On the other hand, when students aren't taught to properly weed through information on the internet it is very probable that they will find false information and reinforce that. Also, the lack of a basic set of knowledge makes comprehension of the topic (and thus deeper level thinking) much harder to achieve. The infographic below is from and does a pretty good job at showing some of the affects.

Google and Your Memory

Tuesday, January 28, 2014

Alphabet Books Year 2

This year will be the second year my students have the chance to send their books around the globe. Again, I am asking for teachers who would be willing to take a student made book and try to work it into their class. The books are simple alphabet books often including a rhyme, and always including pictures! Assuming we get the budget approved, we will try to send the books to 14 different schools (it may be less). In addition I get to send eBooks to schools! All I ask for in return is that you take a picture or video of your students with the books. If you are interested please fill out the following form. The books should be done and sent out by May, 2014!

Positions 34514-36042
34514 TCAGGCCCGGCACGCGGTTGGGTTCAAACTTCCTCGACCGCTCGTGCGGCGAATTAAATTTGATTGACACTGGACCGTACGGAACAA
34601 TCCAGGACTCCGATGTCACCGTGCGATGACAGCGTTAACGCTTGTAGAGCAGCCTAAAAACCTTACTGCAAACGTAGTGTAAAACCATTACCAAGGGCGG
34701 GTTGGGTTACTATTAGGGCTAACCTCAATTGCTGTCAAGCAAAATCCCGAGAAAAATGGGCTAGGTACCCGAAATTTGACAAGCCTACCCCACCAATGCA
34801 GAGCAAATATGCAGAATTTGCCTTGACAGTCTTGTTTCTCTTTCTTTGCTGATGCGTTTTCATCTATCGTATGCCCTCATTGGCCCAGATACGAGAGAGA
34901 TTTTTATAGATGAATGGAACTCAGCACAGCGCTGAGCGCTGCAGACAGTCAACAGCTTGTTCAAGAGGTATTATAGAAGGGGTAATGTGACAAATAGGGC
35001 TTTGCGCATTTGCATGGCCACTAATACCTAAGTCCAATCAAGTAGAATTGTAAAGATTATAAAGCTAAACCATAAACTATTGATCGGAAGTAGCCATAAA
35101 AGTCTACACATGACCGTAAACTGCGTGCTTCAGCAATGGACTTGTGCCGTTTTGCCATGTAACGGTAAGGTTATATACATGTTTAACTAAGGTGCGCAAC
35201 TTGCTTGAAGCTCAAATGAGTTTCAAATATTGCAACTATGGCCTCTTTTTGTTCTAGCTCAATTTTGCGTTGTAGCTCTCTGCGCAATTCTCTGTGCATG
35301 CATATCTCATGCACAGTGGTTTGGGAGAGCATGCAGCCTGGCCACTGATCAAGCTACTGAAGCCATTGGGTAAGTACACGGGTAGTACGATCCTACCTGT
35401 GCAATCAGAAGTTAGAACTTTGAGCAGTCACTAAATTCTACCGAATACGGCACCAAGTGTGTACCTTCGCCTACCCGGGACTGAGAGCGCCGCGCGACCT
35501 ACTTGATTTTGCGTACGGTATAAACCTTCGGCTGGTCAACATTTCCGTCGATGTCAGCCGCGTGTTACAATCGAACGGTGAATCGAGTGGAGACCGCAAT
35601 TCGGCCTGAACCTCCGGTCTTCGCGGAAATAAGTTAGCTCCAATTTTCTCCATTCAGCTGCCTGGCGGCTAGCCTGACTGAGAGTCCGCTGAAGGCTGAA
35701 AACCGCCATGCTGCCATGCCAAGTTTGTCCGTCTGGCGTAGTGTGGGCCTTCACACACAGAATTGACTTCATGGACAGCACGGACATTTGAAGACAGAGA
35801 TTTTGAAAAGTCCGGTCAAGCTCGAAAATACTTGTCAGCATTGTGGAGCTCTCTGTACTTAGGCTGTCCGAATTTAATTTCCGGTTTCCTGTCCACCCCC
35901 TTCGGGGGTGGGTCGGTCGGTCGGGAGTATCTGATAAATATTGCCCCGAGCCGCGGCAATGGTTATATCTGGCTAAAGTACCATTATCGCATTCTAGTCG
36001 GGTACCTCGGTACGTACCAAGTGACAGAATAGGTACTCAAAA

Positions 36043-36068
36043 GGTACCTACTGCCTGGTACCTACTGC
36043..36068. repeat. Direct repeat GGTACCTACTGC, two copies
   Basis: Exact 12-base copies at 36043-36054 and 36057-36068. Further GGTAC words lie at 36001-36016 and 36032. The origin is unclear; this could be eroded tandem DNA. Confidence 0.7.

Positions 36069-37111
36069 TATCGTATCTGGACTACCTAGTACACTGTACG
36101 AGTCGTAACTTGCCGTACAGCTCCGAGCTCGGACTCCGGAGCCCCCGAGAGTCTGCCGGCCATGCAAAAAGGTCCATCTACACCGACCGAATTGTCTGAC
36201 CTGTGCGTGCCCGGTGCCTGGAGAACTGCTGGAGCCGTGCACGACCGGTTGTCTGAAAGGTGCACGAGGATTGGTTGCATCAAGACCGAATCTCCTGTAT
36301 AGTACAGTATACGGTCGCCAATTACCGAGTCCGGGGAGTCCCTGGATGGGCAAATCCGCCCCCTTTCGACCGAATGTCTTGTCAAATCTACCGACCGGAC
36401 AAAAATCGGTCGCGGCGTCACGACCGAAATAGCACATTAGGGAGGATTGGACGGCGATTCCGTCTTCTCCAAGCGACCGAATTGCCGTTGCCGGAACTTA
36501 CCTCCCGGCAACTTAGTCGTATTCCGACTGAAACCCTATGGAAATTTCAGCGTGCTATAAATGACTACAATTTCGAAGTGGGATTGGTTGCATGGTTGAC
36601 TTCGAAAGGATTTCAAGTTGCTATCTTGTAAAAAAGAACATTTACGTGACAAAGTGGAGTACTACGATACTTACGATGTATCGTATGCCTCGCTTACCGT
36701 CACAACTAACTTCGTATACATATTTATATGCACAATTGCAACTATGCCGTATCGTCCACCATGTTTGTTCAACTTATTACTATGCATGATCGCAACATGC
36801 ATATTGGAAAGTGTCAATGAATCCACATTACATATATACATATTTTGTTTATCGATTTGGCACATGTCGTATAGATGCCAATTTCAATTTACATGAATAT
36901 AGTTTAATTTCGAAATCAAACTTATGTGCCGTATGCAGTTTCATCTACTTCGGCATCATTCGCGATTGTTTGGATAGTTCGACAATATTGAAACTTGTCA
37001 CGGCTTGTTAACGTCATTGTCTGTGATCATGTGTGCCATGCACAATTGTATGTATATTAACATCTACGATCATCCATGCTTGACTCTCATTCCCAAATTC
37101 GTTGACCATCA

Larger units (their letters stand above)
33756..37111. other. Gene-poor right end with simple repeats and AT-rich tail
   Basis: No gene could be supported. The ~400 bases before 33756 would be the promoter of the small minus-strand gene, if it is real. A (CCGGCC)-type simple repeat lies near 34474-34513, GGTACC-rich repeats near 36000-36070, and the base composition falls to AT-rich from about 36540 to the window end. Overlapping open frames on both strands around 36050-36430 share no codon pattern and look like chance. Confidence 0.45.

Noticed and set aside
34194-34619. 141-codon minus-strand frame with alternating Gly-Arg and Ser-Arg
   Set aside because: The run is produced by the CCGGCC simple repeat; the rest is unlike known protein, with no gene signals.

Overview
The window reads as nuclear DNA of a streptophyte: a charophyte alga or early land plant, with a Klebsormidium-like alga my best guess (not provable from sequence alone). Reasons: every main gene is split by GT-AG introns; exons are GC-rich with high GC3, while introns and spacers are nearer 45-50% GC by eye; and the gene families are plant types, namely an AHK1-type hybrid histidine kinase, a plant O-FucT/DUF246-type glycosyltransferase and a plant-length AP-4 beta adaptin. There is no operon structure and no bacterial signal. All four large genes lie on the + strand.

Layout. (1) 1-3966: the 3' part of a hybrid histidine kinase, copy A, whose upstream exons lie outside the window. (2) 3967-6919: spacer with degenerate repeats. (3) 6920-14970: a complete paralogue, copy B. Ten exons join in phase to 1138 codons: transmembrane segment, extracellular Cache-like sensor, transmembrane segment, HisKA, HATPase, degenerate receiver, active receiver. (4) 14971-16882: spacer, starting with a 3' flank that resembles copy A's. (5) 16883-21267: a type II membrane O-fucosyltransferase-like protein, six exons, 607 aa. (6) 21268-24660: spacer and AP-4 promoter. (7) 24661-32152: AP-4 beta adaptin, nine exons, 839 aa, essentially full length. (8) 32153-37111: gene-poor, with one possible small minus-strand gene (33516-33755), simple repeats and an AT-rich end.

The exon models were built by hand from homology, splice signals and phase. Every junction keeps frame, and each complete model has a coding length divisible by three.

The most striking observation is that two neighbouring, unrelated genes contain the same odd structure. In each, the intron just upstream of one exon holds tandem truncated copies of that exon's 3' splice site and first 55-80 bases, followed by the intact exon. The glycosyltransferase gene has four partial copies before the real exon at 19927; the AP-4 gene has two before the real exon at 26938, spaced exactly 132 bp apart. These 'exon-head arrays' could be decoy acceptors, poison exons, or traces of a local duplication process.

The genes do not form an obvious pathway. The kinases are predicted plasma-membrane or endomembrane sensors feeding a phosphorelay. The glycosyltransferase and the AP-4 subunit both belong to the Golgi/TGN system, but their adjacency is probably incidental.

Monday, January 27, 2014

Common Application Mistakes to Avoid

I have an earlier blog post where I discuss EFL resumes specifically. I still think that this has solid advice, but this infographic goes in further detail about ten common mistakes people make. Avoid these and you're that much closer to getting the job.

There are some mistakes that applicants commit causing them to never get a call back from an employer.

The biggest mistake an applicant can make is not following the instructions on an application. The instructions are there so employers can see if an applicant can follow directions and if they have an attention to detail.

Also, leaving fields on an application blank can result in not getting a call back. Leaving blank fields indicates a lack of attention to detail. Even if the information is included on a job resume, applicants need to rewrite that information into the proper fields on the application and never write “see resume” to forward the employer to a resume.

Lastly, turning an application in past a hiring deadline is never a positive way to influence an employer. Employers set deadlines to see how well an applicant manages his or her time and whether or not they can meet deadlines if they’re hired.

Created by the team at Recruiterbox.

Sunday, January 26, 2014

Is your class addicted?